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Stavrou, D. and Keiditsch, E. and Schmidberger, F. and Bise, K. and Funke, I. and Eisenmenger, Wolfgang and Kurrle, R. and Martin, B. and Stocker, U. (1987): Monoclonal antibodies against human astrocytomas and their reactivity pattern. In: Journal of the neurological sciences, Vol. 80, No. 2-3: pp. 205-220
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Abstract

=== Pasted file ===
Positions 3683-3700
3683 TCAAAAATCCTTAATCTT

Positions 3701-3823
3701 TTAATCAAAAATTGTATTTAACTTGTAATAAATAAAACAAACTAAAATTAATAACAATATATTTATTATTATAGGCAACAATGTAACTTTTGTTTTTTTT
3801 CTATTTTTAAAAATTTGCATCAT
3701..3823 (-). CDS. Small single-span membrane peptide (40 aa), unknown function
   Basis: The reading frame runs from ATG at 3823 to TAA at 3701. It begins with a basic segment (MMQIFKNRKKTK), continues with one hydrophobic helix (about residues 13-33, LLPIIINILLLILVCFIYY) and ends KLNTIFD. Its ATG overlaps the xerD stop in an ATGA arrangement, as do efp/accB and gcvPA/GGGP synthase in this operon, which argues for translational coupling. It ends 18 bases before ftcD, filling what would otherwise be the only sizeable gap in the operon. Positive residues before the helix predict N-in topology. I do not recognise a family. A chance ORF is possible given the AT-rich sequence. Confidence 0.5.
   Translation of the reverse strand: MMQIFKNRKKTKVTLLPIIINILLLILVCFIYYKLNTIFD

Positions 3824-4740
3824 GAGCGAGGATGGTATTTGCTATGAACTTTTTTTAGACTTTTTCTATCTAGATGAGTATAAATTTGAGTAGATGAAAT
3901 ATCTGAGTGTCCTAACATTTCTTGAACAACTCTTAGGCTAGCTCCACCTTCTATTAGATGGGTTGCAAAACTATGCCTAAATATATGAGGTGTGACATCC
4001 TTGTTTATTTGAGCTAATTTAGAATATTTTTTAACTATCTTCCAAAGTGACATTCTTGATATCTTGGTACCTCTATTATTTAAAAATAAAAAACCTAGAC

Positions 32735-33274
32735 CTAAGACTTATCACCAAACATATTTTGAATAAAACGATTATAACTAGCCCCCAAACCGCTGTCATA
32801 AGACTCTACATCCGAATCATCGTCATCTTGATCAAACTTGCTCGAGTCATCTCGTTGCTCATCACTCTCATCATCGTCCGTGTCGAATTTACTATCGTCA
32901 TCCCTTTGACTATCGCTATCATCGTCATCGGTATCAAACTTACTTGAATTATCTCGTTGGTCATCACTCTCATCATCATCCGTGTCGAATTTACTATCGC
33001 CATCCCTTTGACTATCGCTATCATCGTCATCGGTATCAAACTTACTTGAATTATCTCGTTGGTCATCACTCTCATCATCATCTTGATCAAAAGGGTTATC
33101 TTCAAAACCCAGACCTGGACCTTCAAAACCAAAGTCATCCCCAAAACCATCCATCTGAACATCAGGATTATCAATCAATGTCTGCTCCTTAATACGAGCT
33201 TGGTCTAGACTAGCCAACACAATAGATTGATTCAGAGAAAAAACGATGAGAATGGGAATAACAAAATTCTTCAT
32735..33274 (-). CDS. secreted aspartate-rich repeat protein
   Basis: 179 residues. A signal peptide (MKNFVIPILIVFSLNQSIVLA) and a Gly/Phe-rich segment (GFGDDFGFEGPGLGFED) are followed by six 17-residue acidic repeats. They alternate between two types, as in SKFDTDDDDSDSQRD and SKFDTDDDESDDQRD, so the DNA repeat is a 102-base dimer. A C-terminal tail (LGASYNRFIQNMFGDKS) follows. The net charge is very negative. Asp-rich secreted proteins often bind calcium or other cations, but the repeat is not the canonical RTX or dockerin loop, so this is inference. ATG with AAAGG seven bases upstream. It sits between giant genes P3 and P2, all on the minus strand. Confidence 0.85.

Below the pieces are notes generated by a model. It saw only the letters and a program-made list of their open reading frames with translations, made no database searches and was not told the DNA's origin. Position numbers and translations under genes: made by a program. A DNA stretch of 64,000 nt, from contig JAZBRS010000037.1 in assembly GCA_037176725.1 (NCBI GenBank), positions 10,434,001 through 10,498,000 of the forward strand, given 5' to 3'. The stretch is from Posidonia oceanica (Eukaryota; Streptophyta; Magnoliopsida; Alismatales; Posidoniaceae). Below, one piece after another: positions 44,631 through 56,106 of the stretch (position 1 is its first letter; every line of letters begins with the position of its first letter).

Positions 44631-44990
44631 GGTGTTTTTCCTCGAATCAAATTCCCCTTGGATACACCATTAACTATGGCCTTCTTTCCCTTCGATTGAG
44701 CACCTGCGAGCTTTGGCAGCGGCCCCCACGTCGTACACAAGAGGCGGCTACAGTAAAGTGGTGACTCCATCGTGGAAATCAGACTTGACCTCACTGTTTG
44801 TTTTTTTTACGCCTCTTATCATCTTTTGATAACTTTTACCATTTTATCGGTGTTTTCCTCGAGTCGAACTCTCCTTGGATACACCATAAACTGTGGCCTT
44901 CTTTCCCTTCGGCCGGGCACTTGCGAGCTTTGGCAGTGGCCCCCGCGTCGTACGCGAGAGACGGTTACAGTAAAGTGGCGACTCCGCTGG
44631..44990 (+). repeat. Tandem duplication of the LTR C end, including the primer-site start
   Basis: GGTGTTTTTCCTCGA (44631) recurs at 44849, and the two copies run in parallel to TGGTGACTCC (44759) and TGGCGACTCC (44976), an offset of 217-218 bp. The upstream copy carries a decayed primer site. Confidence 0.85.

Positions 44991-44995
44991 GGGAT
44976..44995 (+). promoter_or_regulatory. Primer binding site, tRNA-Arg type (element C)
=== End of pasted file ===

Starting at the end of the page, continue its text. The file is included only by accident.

The establishment of hybridomas after fusion of X63-Ag8.653 mouse myeloma cells and splenocytes from mice hyperimmunized against human astrocytomas is presented. The animals were primed with 5 × 106 chemically modified uncultured or cultured glioma cells. Six weeks after the last immunization step an intrasplenal booster injection was administrated and 3 days later the spleen cells were prepared for fusion experiments. According to the specificity analysis of the generated antibodies 7 hybridoma products (MUC 7-22, MUC 8-22, MUC 10-22, MUC 11-22, MUC 14-22, MUC 15-22 and MUC 2-63) react with gliomas, neuroblastomas and melanomas as well as with embryonic and fetal cells but do not recognize non-neurogenic tumors. The selected monoclonal antibodies (McAbs) of IgG1 and IgG2a isotypes are not extensively characterized but these antibodies have been demonstrated to be reactive with a panel of glioma cell lines with varying patterns of antigen distribution. Using the McAbs described above and a series of cryosections of glioma biopsies and paraffin sections of the same material as well as glioma cultures established from these, variable antigenic profiles among glioma cell populations could be demonstrated. From these results it is evident that there is not only a distinct degree of antigenic heterogeneity among and within brain tumors, but also that the pattern of antigenic expression can change continuously. Some of the glioma associated antigens recognized by the selected antibodies persist after fixation with methanol/acetone and Karnovsky's fixative and probably are oncoembryonic/oncofetal antigen(s). The data suggest that the use of McAbs recognizing tumor associated oncofetal antigens in immunohistochemistry facilitates objective typing of intracranial malignancies and precise analysis of fine needle brain/tumor biopsies in a sensitive and reproducible manner.